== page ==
Everyone has their favorite tricks to keep focused while working at the computer. Mine can be summarized as “out of sight, out of mind…but easily accessible.”
The Spaces function is one of the nicer features that I discovered in OS X (s aapl) when I started using a Mac as my main machine a couple of years ago. Spaces allows me to open programs in multiple virtual desktops, then move between them using mouse movements or hotkeys.
Space 1 (the default workspace) is where I do most of my work. My browsers (Firefox and Safari) live here, along with Dreamweaver, Photoshop, iCal, Address Book, and Mail (which I still use, despite my earlier comments, as it’s the best way to manage multiple email accounts and move messages between them). Adium lives here, too, taking up a few pixels of space on the left of my wide-screen monitor, as my colleagues and I use instant messaging to communicate frequently between our home offices.
Space 2 is dedicated to a Remote Desktop Connection to my Windows XP (s msft) computer. There is still some software that’s Windows-only, so I keep an old XP machine around. If preferred, you can set up a virtual Windows machine in this space through Parallels or other virtual-machine software.
Space 3 is where I put the communications that I look at when I have some extra time: RSS news feeds, Twitter and Facebook. For RSS feeds, I use Prism, which turns Google Reader (s goog) into its own desktop application. For Twitter, I’m currently using Nambu, but am testing a bunch of other software, as Twitter apps seem to be progressing very rapidly. I’m not sure why RSS feeds aren’t more widely used. Dawn has written several great posts on how they can help improve efficiency. Updates from Facebook and LinkedIn can be collected via RSS. Even Twitter updates can be turned into RSS feeds with Gtweet.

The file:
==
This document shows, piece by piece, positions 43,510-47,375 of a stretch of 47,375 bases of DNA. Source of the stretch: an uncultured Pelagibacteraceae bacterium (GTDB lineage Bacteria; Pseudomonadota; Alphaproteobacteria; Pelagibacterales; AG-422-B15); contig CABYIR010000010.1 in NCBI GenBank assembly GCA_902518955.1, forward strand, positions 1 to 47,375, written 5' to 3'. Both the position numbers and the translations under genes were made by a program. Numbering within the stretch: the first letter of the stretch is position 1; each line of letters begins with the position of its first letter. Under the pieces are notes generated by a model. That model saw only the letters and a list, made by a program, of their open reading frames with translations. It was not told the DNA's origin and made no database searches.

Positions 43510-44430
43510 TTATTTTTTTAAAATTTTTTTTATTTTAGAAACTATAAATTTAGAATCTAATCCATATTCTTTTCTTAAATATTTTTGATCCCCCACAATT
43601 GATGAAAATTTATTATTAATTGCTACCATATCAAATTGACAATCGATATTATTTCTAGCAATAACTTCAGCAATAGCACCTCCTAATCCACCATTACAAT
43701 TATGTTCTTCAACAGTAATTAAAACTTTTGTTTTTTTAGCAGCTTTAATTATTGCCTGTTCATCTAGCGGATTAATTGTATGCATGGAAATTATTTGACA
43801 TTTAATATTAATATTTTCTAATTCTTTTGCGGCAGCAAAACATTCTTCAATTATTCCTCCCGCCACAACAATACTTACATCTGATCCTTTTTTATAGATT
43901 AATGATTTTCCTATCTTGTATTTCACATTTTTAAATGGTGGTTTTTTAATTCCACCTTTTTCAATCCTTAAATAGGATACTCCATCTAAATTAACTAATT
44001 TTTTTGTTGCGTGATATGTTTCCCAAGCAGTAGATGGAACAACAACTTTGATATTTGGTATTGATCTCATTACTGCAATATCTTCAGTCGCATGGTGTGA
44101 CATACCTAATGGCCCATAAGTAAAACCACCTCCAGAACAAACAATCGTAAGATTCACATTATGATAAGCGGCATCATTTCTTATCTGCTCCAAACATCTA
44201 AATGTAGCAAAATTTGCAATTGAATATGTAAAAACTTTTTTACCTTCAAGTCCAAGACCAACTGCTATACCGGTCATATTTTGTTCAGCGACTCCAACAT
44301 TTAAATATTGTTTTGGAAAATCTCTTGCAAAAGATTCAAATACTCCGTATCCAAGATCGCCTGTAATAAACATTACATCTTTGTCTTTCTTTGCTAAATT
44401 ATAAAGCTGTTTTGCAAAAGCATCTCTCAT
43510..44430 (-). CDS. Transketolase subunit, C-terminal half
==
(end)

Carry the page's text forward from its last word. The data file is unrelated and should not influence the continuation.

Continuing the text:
Space 4 is used for fun stuff, notably Songbird, so that I can control what I’m listening to while working.
You can control the layout, mouse shortcuts and hotkeys for Spaces from “System Preferences > Expose and Spaces”. You can also make certain programs always start in a particular space. Finally, you can move between these spaces using Control+(arrow keys), a combination that I actually had to look up as I was writing this, as my fingers have it so memorized!
By keeping different kinds of programs in different Spaces, I can focus my time more effectively, but easily switch to other tasks on the fly.
There are similar programs for other systems. Windows and Linux users, which do you prefer? How do you organize your desktop(s)?